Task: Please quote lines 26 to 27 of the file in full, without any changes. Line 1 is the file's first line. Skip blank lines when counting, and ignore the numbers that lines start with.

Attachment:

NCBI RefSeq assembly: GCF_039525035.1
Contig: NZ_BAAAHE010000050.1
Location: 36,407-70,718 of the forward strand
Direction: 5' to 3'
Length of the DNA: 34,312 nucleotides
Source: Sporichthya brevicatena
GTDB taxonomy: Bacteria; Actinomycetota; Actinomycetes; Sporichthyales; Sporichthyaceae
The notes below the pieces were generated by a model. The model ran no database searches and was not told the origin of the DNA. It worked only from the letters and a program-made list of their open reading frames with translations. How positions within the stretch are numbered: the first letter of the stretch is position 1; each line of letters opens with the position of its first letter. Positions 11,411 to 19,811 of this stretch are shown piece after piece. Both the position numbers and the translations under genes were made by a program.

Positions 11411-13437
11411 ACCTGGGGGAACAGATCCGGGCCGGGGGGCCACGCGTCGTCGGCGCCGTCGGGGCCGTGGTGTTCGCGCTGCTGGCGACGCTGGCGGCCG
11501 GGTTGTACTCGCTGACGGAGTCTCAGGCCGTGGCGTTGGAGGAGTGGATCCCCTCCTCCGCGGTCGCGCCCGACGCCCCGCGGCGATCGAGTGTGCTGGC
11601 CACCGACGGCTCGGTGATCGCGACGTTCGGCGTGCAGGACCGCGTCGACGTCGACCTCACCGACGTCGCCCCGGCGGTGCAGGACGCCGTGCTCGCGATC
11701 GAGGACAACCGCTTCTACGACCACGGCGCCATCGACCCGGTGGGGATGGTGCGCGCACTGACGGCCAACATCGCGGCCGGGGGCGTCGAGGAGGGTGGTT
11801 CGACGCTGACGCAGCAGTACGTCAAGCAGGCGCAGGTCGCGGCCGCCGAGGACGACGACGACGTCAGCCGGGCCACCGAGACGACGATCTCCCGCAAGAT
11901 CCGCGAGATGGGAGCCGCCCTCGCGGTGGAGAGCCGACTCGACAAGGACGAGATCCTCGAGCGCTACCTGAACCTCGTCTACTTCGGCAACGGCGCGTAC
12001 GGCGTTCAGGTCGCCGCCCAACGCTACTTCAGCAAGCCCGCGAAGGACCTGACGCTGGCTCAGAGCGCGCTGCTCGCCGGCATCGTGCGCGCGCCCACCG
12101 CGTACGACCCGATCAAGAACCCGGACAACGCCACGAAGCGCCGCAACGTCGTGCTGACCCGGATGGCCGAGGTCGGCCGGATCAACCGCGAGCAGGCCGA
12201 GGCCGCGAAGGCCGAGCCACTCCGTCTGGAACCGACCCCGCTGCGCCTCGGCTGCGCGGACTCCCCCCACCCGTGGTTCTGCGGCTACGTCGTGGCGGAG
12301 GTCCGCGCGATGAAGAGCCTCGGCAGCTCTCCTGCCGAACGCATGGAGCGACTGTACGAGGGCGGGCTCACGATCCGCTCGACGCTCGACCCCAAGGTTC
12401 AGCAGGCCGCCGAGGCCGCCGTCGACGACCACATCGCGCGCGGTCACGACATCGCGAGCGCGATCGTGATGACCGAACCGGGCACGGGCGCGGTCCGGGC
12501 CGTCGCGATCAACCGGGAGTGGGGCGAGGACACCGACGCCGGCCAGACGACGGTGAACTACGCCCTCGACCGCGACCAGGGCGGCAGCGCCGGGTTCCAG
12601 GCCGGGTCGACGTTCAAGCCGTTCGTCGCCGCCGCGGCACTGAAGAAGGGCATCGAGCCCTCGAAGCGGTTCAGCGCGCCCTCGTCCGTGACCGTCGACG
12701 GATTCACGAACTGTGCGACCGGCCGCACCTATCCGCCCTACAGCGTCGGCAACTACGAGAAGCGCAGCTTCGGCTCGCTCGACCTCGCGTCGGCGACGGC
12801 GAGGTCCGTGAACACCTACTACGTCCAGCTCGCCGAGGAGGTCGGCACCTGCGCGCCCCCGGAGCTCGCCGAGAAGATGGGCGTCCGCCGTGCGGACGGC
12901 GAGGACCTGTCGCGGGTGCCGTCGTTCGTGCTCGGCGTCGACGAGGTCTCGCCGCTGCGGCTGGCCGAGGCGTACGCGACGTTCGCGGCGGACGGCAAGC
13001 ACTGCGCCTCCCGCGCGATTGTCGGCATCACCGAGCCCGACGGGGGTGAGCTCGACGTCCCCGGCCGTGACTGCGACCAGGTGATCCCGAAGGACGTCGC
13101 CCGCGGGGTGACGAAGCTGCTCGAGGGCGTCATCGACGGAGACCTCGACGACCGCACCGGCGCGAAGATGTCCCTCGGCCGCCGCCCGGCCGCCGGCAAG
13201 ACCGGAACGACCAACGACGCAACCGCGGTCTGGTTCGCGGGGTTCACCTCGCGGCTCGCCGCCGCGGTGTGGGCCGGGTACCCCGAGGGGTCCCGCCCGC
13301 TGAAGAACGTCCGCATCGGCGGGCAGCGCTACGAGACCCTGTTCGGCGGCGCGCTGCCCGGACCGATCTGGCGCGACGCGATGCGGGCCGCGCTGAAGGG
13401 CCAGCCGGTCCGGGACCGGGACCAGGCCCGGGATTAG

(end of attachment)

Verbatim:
13001 ACTGCGCCTCCCGCGCGATTGTCGGCATCACCGAGCCCGACGGGGGTGAGCTCGACGTCCCCGGCCGTGACTGCGACCAGGTGATCCCGAAGGACGTCGC
13101 CCGCGGGGTGACGAAGCTGCTCGAGGGCGTCATCGACGGAGACCTCGACGACCGCACCGGCGCGAAGATGTCCCTCGGCCGCCGCCCGGCCGCCGGCAAG